Sumit Singhal loves modern architecture. He comes from a family of builders who have built more than 20 projects in the last ten years near Delhi in India. He has recently started writing about the architectural projects that catch his imagination.
National Museum Of Marine Science And Technology in Keelung, Taiwan by Foster + Partners
September 4th, 2017 by Sumit Singhal
Article source: Foster + Partners
The National Museum of Marine Science and Technology (NMMST), located in the northern Taiwanese city of Keelung, is a key part of the regional vision for a marine educational and recreational park. Combining innovative aquarium design that provides an immersive experience for the audience with an unmatched location alongside the harbour, the project aims to create an exciting new destination for both tourists and the local community.
Drawing on the region’s history of squid fishing, the building is orientated to face Badouzi harbour, and has been ‘pulled apart’ to create connections at ground level through the building between the waterfront and the fishing village to the east of the site. Conceived as a social hub for the community, the museum’s focal point will be a new public courtyard at its heart, which contains a museum shop, café and ticketing areas, along with a floating Ray pool directly above, giving visitors a taste of the immersive museum experience.
The design breaks away from the traditional museum box, to create a building that is designed from the inside-out, offering glimpses of the interior functions on the outside. The façades – composed primarily of titanium and glass – vary in texture and transparency to indicate the diverse aquatic species contained in different sections of the building. This allows varying degrees of sunlight into the tanks in consonance with the natural habitats of the animals. The piranha tank also faces outward on the western corner of the building, facing the pedestrian plaza on the edge of the harbour.
Organised as a series of interconnected spaces of different scales, the aquariums occupy two blocks separated by the public plaza on the ground floor. The south block is the freshwater aquarium, which contains a cylindrical, three-storey Biodome showcasing the diversity of Amazonian flora and fauna in a single container. Visitors enter at the lowest level, surrounded by aquatic animals and fish as they walk through a tunnel below the tank. Travelling up through the building, they enter a cave that looks onto the tropical vegetation, eventually rising to the top which is populated with native butterflies. Here, the visitors enter the Biodome amongst the treetops for a multi-sensory experience of the equatorial forest.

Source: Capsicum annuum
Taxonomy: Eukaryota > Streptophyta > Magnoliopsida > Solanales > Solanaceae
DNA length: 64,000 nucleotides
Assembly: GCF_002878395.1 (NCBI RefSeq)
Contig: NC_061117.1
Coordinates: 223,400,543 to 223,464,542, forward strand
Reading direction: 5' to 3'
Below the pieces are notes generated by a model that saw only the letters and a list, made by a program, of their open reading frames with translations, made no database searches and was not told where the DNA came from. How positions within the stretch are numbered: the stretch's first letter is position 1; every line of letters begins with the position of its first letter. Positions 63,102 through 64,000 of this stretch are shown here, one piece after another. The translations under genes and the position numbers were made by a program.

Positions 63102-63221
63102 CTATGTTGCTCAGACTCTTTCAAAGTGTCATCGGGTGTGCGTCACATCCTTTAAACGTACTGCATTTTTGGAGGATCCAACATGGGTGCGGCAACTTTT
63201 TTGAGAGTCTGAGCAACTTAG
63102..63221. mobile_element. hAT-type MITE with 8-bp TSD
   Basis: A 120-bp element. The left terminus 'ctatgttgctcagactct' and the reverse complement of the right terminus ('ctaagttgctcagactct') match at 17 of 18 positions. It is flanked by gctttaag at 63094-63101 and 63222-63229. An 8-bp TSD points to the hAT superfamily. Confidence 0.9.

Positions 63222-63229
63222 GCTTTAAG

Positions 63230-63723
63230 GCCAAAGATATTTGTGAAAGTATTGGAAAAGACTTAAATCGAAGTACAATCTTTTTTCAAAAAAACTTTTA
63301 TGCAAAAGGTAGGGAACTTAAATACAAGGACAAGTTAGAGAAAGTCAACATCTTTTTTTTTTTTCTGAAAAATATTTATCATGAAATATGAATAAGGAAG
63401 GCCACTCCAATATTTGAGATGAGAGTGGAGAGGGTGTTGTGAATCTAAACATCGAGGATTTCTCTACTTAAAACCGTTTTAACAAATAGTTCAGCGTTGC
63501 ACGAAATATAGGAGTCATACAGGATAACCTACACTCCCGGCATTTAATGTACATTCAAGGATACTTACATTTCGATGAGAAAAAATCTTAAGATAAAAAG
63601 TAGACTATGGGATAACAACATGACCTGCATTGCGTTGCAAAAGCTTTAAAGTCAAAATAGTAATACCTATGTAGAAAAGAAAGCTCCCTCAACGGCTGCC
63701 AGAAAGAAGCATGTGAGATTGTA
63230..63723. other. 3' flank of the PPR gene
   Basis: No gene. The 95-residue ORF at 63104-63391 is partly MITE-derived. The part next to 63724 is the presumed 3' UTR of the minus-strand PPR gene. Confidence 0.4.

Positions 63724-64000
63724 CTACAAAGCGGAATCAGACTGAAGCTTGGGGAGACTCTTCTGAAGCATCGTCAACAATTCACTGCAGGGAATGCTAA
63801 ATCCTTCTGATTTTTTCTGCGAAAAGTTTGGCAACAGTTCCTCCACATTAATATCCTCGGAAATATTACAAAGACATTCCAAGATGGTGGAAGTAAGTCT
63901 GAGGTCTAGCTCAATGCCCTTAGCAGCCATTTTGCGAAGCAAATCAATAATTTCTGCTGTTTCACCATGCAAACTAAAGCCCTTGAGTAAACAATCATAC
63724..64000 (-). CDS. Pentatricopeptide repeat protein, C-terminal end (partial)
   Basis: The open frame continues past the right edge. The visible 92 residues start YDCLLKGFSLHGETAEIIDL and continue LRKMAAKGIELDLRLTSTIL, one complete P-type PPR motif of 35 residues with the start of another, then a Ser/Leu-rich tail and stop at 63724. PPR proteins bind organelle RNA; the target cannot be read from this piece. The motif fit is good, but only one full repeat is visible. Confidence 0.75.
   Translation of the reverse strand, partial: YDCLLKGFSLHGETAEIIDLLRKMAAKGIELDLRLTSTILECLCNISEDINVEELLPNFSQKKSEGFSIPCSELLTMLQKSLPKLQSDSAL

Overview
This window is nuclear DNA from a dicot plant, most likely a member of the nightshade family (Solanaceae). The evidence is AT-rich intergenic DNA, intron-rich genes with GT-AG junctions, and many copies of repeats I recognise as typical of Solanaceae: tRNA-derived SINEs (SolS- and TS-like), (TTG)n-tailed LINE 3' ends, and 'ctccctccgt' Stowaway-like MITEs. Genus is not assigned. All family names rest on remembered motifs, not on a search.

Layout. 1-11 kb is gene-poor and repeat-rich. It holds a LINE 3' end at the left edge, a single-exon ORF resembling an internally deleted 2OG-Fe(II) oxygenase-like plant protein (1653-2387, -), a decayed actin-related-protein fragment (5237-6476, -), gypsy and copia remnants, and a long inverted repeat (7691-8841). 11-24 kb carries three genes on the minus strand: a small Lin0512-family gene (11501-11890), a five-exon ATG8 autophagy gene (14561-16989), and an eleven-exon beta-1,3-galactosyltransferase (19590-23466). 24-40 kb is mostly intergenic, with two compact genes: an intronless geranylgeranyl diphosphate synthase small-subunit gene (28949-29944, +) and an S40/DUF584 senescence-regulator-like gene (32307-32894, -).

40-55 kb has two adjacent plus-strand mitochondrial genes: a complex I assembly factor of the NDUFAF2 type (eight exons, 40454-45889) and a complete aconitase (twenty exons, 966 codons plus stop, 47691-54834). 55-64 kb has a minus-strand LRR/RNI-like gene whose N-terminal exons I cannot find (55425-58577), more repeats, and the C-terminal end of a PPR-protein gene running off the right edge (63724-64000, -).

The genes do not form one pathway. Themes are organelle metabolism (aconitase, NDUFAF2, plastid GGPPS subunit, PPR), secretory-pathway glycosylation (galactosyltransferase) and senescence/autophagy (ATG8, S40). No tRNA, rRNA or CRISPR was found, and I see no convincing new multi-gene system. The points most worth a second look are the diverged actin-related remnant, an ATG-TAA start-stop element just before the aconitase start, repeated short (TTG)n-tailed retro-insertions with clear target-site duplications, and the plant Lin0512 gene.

The north block is dedicated to marine life, with the centrepiece being the Open Ocean Tank, which contains almost two million cubic-metres of seawater. Starting at the top level, visitors are treated to a behind-the-scenes introduction of how the aquarium staff take care of the diverse aquatic species. A half-tunnel leads down to the Coral Fish Habitat, bringing alive the vivid palette of colours from the coral reef. As the final showpiece, visitors get a panoramic view of life in the ocean through a 10 metre x 8 metre viewing screen that looks onto the entire tank, with a restaurant on the upper level where visitors can enjoy a meal, as if immersed within the tank.
A new benchmark for aquariums worldwide, the museum building is designed to attain a Gold certification from the Taiwanese Green Building Code, using seawater to cool the building, along with photovoltaic panels on the roof to generate electricity. 75 percent of the aquatic animals in the aquarium will be local north-eastern Taiwanese species. In addition, working alongside local universities and research institutions, special displays devoted to marine sustainability and the conservation of local species of squid aim to foster an understanding of its importance in the everyday life and culture of Keelung.
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